Today, the importance of sweeteners for product development cannot be overstated, but issues such as raw material supply and flavor have always constrained the development of sweeteners. Researchers have been working to break the bottleneck of sweetener development so that they can show more potential and value. Today, this Foodaily article takes a look at the latest developments in the field of natural sweeteners…

Allulose: the “rare sugar” with potential

Allulose is becoming another focus of the industry, it contains only 0.2 calories per gram, and its sweetness can reach 70% of sucrose, which is a rare sweetener and exists in small amounts in nature.

According to Japan’s Matsutani Chemical Industry Co., Ltd., allulose is scientifically known as “D-psicose”, a rare monosaccharide, one of about 50 kinds of sugars that exist in nature.

The definition of “rare sugar” varies in the scientific community. John C. Fry, Ph.D., head of Connect Consulting in Horsham, U.K., which provides consulting services on low-calorie and no-calorie sweeteners, says, “Obviously, rare sugars are not the dominant sugars in nature, but it also depends on how it is defined. Allulose is very low in calories, and not all rare sugars are that low in calories, which makes it a very promising sweetener.”

Public recognition has been the biggest driver of allulose’s development. The U.S. FDA announced in 2014 that allulose passed general safety approval (GRAS), and today suppliers of the product are actively promoting the sweetener’s use to the food industry.

Awareness of allulose is growing through conferences and seminars, and more and more companies are experimenting with this sweetener.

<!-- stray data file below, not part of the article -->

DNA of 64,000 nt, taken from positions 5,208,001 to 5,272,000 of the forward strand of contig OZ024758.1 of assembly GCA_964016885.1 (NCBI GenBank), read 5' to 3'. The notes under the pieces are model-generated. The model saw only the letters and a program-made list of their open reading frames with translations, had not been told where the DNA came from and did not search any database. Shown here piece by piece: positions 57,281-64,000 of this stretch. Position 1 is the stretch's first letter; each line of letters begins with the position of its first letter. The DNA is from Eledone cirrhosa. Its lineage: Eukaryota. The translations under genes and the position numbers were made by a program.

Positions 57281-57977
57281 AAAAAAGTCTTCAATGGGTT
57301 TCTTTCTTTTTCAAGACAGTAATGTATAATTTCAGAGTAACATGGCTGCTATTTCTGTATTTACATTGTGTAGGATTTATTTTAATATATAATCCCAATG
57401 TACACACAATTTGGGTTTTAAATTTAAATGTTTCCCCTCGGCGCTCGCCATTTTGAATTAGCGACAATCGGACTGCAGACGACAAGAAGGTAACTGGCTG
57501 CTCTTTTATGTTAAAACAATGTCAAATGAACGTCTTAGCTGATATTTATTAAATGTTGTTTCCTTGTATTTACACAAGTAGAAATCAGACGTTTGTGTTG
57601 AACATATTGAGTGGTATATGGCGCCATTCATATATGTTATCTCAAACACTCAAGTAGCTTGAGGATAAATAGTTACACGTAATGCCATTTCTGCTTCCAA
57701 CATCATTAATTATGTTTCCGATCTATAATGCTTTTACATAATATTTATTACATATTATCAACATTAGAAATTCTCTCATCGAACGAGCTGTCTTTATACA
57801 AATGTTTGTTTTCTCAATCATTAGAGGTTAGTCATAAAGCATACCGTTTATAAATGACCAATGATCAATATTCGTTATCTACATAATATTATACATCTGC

Since 2014, Tate & Lyle has worked with hundreds of health professionals to promote the health applications of allulose, and Dr. Sarah said, “We work closely with our customers and health professionals to help consumers understand product labels and understand the health benefits of allulose. We encourage our customers to add information about allulose to their labels, emphasizing the negligible low-calorie count of allulose and the fact that it does not have a significant impact on blood sugar.”

1+1>2: Working in synergy with other sweeteners

Dr. Fry noted that allulose can work synergistically with other high-intensity sweeteners, including steviol glycosides. To obtain a sweet taste, large amounts of allulose must be used. Most people don’t realize that regular sucrose is not actually a very good sweetener. This is not because sugar is bad, but because a lot of sugar needs to be added in order to achieve the desired sweetness, which results in a lot of calories.

If you use allulose in a recipe instead of 50% sucrose, this will reduce the sweetness by 15%. For many people, a 15% decrease in sweetness is imperceptible. However, if the substitution percentage exceeds 50%, then there will be a significant impact on sweetness. This is the time to use a high-intensity sweetener to get better results.